It was noted that \(\alpha\) and \(\beta\) were the constants to ensure consistency with the period of the drifting snow event and to relate to snowdrift density, respectively. We set \(\beta\) to 0.5 for compacting snow particles, which was consistent with the condition in the site because continuous snowfall was recorded at the nearest AMeDAS site on the day before the drifting snow event. It had enough time to form the compacting snow layer. The friction velocity \({u}_{*}\) was estimated by the method in the prior paragraph. The reference height and snow concentration in Eq. (3) referenced to Matsuzawa and Takeuchi (2002).
4.2 Simulation setup
The simulation domain covered 18 m width by 15 m depth by 5 m height on a grid spacing of 0.05 m (Fig. 4). The solid fence in the simulation was set at the center of the \(y\)axis and located at \(x=0\), which was 5 m from the western boundary. The fence was 6 m length, 0.1 m thickness, and 1 m height. The integration time of the CFD calculation was 3600 s after a spinup of 30 s because it took about 10 s to stabilize the calculation (not shown), the time step was 0.5 ms, and the result output was every 1 s.
We calculated trajectories of a finite number of snow particles in the snow particle module with a time interval of 1 ms until all particles were deposited. The snow particle calculations were conducted with several initial times for the wind, and the snowdrift result was the sum of the members’ results (Fig. 5). The initial wind profile was given to the snow particle module every second (total of 3600 members), and the wind profile was renewed every second in the calculation. The wind profile data at 3600 s were constantly imposed when the calculation extended beyond 3600 s. When a snow particle fell on the surface, the snow volume defined in Eq. (3) was released and made snowdrift on the grid. It was noted that snow particles did not collapse and were not eliminated by melting or sublimation processes in this simulation. This model excluded the splash that snow particles pop up from the snow surface due to impact of other snow particles collided the surface, because we only calculated limited representative particles mentioned in Sect. 4.1. According to Okaze et al. (2018), it showed the rebound particles was much greater than splash particles and the rebound process was more dominant than the splash around the surface.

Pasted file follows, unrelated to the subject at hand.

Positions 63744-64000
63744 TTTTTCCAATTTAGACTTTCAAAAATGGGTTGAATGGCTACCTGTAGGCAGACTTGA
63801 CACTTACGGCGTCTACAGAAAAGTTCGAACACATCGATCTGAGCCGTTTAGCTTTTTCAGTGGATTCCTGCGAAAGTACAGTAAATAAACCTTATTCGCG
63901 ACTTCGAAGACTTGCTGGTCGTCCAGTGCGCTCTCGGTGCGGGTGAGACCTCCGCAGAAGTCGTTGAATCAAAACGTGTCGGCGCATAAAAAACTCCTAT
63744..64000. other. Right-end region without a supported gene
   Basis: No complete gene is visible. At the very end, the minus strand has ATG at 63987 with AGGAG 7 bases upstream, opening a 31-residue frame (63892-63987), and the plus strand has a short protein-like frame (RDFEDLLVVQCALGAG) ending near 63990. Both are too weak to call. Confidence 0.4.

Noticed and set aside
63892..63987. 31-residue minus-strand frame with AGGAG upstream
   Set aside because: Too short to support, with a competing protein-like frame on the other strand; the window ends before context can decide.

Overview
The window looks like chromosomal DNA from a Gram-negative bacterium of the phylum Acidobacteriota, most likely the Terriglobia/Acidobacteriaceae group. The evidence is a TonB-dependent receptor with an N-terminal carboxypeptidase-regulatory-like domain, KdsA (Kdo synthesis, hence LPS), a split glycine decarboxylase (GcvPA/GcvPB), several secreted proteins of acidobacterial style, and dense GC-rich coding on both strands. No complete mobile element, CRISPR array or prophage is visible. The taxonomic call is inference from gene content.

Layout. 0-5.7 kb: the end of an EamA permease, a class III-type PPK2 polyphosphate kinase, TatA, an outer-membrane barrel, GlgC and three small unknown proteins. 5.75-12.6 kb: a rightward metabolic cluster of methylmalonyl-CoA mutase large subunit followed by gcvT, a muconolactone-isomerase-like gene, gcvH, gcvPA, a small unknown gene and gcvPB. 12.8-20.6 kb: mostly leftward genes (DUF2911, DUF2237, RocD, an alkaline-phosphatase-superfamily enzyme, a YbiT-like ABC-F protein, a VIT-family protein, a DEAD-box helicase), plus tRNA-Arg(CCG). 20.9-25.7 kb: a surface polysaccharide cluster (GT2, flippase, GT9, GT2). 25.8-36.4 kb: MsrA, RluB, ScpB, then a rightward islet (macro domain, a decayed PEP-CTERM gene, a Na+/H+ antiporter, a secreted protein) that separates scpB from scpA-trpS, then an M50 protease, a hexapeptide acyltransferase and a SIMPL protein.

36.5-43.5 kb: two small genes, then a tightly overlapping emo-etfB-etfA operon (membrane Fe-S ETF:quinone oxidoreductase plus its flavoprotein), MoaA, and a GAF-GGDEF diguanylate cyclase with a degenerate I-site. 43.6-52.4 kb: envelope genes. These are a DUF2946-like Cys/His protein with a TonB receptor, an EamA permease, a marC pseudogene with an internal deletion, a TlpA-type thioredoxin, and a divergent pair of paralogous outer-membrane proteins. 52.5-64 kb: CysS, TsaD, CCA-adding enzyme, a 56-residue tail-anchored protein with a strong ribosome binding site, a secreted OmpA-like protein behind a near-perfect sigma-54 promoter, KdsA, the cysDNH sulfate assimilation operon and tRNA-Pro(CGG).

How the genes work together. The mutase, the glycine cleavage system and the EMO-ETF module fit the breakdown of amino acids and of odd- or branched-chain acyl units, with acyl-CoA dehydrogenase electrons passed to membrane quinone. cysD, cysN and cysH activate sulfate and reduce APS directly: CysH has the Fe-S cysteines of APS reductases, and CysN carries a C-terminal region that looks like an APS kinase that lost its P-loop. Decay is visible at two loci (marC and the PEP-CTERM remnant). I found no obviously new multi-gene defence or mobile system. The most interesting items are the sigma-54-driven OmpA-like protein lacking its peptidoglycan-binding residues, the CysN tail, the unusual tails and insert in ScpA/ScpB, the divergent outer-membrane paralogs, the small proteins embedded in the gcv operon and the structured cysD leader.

5 Results
5.1 Inflow condition
Figure 6 shows the observed time series of the wind speed and snow volume flux on February 18, 2019. We calculated the snow volume flux by the SPC outputs which measured numbers of snow particles passing the sensor phase and their diameter. The wind speed and snow volume flux were large between 0830 and 1300 JST (\(\mathrm{JST}=\mathrm{UTC}+9\)), with a peak at about 1010 and 1040 JST, respectively. The highest wind speed was over \(11\,\mathrm{m }{\mathrm{s}}^{1}\) at a height of 7 m and the largest snow volume flux was about \(8\times {10}^{4} {\mathrm{m}}^{3} {\mathrm{m}}^{2} {10\mathrm{ min}}^{1}\) at a height of 1 m in the period. The wind speed dropped to under \(6\,\mathrm{m }{\mathrm{s}}^{1}\) after 1500 JST.